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So long as you're certain your 12vAC source and wiring can support the load, I'd look for bargain basement deals on automotive car chargers. They're pre-made 5V switching supplies, old 500mA and 1A ones are often at clearance prices or free, and they are tolerant of variable voltage input because of the need to accommodate varying voltage from a battery as well as spikes from the alternator. Depending how many you need, you can source these from garage sales, pawn shops, the garbage. Can order them new for about $1.28 each. You'll need to put a rectifier and input cap on it, but that's about the cheapest and easiest thing to build.

If you don't mind wasting a crapton of power, you can use 7805s or the like, but at 500mA you'll need a heat sink and fan probably, so this could be more expensive despite the low cost of a 7805. It may be worth actually measuring your worst case power consumption though, because if the actual current is substantially below 500mA, a 7805 may be acceptable. Really depends what you're doing. Without modification, power consumption in sleep mode is ~20mA, this can be brought down to ~20uA, so if your device was sleeping almost all the time you may only need a 7805.

You can also get a 5v regulator for a few bucks, but I think because of manufacturing volume, taking apart fully built automotive chargers will actually be a buck cheaper per unit.

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  • 1
    \$\begingroup\$ Thank you for your answer! Using an automotive car charger had initially crossed my mind but I disregarded it, fearing that they are only meant to be used for DC rather than AC. However, I see that you have mentioned the use of a rectifier to solve this problem. Would a rectifier like this be sufficient? I ask because I have never heard of them before. Thanks once again! \$\endgroup\$ – Rocco Aug 28 '18 at 23:54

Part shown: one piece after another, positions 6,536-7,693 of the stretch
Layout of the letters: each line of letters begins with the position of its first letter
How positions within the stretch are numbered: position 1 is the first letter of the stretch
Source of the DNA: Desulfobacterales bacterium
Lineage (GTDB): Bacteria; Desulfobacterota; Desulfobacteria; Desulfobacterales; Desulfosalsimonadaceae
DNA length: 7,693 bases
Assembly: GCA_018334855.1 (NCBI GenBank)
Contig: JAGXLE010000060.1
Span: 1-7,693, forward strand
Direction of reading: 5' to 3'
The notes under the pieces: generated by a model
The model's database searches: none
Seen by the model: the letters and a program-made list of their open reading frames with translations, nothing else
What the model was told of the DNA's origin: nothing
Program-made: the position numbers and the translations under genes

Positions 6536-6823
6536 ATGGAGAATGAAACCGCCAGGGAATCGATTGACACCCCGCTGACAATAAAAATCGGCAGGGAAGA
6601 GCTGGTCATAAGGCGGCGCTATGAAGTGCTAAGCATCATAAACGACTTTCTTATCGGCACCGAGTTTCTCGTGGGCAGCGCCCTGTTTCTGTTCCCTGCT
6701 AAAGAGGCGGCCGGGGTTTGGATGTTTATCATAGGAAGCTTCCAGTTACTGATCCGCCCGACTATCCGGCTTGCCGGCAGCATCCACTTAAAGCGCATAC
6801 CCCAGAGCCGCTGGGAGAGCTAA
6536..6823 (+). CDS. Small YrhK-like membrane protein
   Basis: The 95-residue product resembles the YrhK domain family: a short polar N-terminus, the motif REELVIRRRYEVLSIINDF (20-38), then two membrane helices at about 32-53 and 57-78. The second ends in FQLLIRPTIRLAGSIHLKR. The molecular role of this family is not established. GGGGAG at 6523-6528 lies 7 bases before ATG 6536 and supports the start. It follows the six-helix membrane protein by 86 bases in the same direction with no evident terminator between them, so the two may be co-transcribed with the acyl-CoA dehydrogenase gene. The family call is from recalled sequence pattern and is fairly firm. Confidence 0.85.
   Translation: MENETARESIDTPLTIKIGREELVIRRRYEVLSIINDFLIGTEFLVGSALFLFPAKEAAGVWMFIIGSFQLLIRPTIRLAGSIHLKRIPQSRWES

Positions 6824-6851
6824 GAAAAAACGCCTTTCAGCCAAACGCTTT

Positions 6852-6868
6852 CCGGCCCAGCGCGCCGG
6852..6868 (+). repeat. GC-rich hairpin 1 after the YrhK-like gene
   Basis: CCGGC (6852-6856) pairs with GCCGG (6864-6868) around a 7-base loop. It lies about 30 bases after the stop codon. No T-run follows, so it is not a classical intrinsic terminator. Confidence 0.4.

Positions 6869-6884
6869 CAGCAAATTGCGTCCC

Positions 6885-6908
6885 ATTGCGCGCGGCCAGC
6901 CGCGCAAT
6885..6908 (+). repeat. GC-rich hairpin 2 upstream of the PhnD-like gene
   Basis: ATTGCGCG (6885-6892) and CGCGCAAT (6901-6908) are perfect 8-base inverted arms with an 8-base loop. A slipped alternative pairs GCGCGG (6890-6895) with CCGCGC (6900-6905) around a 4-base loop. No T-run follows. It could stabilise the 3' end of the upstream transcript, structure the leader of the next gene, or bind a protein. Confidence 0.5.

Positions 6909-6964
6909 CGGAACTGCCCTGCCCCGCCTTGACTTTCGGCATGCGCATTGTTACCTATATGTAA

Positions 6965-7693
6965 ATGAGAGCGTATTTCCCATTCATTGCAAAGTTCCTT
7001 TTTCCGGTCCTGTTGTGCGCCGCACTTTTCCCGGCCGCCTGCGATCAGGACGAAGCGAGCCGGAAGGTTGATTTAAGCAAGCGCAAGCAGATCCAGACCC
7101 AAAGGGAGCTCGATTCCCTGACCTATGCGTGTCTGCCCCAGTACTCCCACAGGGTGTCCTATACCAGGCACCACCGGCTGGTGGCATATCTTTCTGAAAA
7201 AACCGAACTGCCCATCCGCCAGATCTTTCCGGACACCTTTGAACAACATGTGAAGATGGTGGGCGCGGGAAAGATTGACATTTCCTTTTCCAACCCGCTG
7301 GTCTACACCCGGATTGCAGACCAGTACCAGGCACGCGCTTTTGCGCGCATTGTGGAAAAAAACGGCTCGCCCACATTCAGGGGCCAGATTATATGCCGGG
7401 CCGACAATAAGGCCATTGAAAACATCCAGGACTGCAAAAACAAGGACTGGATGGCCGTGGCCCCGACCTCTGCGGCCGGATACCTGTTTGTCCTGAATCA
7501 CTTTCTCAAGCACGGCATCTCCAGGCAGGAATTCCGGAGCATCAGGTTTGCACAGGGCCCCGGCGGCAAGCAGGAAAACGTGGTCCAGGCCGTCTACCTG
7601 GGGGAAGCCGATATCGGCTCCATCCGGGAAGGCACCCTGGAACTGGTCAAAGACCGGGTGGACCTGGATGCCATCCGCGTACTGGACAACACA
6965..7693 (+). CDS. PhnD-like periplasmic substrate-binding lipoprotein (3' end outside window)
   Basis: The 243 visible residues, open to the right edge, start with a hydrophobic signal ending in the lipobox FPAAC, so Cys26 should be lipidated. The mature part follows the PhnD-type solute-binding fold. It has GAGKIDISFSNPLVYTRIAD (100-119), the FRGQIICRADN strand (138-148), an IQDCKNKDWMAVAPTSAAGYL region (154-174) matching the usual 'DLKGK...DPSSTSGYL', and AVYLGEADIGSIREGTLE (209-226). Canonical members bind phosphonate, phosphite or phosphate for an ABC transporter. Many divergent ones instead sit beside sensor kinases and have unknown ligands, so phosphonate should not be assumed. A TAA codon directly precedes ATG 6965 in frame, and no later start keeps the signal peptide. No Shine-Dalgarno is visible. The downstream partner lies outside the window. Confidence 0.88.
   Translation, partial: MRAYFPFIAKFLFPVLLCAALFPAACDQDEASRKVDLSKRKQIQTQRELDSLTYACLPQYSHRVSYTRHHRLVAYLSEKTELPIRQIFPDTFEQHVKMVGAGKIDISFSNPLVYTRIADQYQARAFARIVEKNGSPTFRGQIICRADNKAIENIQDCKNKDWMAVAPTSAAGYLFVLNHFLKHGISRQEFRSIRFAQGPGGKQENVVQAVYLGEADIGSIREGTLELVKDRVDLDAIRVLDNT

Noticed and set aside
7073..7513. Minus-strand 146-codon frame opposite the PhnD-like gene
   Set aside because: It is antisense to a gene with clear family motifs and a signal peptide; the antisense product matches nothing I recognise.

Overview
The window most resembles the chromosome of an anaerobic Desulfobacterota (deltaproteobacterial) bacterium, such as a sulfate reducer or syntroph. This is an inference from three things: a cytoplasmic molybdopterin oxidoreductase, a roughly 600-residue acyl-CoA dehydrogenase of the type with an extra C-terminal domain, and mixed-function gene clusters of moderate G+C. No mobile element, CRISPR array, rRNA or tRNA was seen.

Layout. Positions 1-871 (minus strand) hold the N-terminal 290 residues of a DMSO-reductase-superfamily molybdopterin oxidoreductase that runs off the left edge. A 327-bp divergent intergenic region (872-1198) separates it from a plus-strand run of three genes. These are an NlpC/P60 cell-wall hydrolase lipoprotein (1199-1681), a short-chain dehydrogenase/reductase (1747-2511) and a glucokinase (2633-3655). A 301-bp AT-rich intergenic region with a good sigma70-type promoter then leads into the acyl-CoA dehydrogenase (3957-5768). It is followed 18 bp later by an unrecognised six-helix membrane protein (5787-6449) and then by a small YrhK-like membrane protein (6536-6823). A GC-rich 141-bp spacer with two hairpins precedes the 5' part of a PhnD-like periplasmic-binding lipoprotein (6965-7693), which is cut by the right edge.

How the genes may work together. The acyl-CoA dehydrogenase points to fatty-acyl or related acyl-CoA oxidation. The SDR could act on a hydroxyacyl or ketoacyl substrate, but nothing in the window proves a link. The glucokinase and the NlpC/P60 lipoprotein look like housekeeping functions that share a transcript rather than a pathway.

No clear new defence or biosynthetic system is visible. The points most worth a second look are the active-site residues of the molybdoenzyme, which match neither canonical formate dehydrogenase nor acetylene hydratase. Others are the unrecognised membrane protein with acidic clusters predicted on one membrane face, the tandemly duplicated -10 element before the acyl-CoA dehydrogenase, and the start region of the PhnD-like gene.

• \$\begingroup\$ A single phase full wave rectifier is what you'd want, and they are made simply from four diodes that can be readily scavenged if you want or bought very cheaply. To be clear, there are better solutions, but how much better will vary with the regulator being compared, which will vary price. You should definitely look up on @JackCreasey's concerns as I'm not familiar with the intercom units you're using, this is just a a recommendation to get the cheapest possible buck converter, and nothing is cheaper than free. \$\endgroup\$ – K H Aug 29 '18 at 0:04
  • \$\begingroup\$ I'd look for a rectifier with 2-5A rating and much closer to double the voltage I actually needed, so I'd probably go for ~40V, and check datasheets until I was pretty sure I had the lowest Vf at that current rating that I could get. That said, that rectifier is probably OK. For testing I'd just use whatever diodes were on hand. \$\endgroup\$ – K H Aug 29 '18 at 0:09
  • \$\begingroup\$ To confirm, would something like this be better suited for my use case? Also, if it came to it, could the first rectifiers I linked work, or would it be dodgy? \$\endgroup\$ – Rocco Aug 29 '18 at 0:22
  • \$\begingroup\$ I don't know the exact reasons for this case, but at my skill level, I find every semiconductor seems to be a 4 or 5 or 10 way tradeoff, so having an unnecessarily high rating in one place typically means a sacrifice is made elsewhere for the same package size. Just a guess, but to block 800V instead of 40, probably something in there has to be 20 times thicker, meaning that it will have 20 times the resistance unless it is also 20x as large in area. \$\endgroup\$ – K H Aug 29 '18 at 0:27